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Real Estate Fight Club

Aug 2020

Episode 49: Should You Disclose If a Murder Happened in a Home?

August 31, 2020

In Episode 49 of the Toe-2-Toe Podcast, hosts Jenn Murtland and Monica Weakley debate the ethical obligation realtors have to disclose to buyers if a home they’re looking at has had a murder, suicide, death or other disturbing incident happen there. Listen to Monica’s reasons why you should, Jenn’s reasons why she’s hesitant to make a definitive statement, and find out where the tie-breaker falls on the issue! 

Episode Highlights: 

  • Do you need to disclose a murder/suicide/meth lab/etc, that happened in a property?
  • Each state has legal guidelines about this, but Jenn and Monica are referring not to legal obligations but ethical ones.
  • Jenn’s initial response is that information is generally not applicable to the sale.
  • She doesn’t believe it’s unethical to not disclose.
  • Jenn also believes that she doesn’t need to disclose because most of the time if a murder or suicide happened recently, chances are a neighbor will be outside during showings offering that information for you.
  • Monica believes disclosing this information is important context about the history of the house.
  • If you disclose, and the buyers care about it, they won’t buy it; if you disclose and they don’t care, then it won’t matter.
  • Monica makes the distinction between unusual and disturbing situations like murder/suicide, and a natural death occurring in the home.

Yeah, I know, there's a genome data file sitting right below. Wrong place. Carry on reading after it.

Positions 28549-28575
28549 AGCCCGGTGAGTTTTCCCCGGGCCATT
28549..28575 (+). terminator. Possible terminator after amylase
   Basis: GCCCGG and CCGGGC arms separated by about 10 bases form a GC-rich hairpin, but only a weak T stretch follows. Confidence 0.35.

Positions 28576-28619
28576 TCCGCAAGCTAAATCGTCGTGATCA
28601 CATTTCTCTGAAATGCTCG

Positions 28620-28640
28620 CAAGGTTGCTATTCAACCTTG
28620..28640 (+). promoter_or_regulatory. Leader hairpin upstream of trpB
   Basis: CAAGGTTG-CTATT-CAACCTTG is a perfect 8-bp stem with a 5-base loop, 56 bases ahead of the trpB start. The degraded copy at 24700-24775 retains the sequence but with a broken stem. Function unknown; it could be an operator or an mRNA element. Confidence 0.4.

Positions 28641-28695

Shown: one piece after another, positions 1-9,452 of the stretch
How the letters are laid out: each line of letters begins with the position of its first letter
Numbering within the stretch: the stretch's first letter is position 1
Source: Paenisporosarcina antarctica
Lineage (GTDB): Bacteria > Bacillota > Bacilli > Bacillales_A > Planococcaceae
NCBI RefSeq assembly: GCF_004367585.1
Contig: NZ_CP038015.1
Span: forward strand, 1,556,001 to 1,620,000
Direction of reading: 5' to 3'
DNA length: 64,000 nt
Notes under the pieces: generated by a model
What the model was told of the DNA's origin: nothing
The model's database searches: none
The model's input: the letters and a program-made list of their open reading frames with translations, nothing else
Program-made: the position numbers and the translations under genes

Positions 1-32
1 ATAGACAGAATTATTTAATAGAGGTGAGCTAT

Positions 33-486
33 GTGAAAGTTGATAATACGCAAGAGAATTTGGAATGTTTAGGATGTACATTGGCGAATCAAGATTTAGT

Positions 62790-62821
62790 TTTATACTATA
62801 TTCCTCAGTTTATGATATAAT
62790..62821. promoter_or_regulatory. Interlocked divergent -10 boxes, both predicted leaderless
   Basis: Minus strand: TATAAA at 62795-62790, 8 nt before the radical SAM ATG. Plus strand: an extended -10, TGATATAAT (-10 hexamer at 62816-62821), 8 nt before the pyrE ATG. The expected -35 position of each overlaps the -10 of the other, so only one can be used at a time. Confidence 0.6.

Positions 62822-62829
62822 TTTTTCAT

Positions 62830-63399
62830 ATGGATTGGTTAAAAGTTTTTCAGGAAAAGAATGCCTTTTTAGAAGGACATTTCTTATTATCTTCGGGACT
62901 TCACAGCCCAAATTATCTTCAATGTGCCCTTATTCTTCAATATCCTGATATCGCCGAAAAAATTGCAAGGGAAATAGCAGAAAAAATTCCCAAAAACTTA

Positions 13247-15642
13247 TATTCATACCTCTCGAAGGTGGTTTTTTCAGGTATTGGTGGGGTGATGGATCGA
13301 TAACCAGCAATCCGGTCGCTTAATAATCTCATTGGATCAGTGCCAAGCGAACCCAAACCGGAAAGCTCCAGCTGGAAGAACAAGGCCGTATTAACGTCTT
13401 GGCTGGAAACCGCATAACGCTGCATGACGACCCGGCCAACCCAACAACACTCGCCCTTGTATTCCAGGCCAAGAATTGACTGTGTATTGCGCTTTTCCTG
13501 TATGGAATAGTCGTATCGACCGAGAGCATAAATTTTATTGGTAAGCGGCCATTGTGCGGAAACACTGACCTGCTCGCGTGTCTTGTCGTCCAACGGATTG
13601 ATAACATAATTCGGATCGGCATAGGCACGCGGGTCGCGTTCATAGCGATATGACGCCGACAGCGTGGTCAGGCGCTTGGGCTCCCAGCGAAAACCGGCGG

• Monica also would disclose a meth lab because of the toxicity, and it’s along the same lines as disclosing lead-based paint.
  • Jenn and Monica discuss what they would do if a murder didn’t necessarily occur in the home but a convicted murderer or other criminal lived there.
  • Ultimately, Monica believes anything that might be important to the buyer should be disclosed.
  • Tie-breaker Maryann Ries comes on and uses the golden rule as her benchmark: “Would I want someone to disclose this to me?”
  • Particularly if something affects the value of the house, like a murder, it should definitely be disclosed to buyers.
  • Another question to ask is how long ago the incident happened—the longer ago, the less likely it is to affect the value.

3 Key Points:

  1. Some buyers won’t care about the history of the home.
  2. The context of the event that happened is important. For example: was it a long time ago? Did it involve someone who lived in the home but the event didn’t happen there?
  3. Consider whether it’s something you would want disclosed to you as a home buyer.

Resources Mentioned: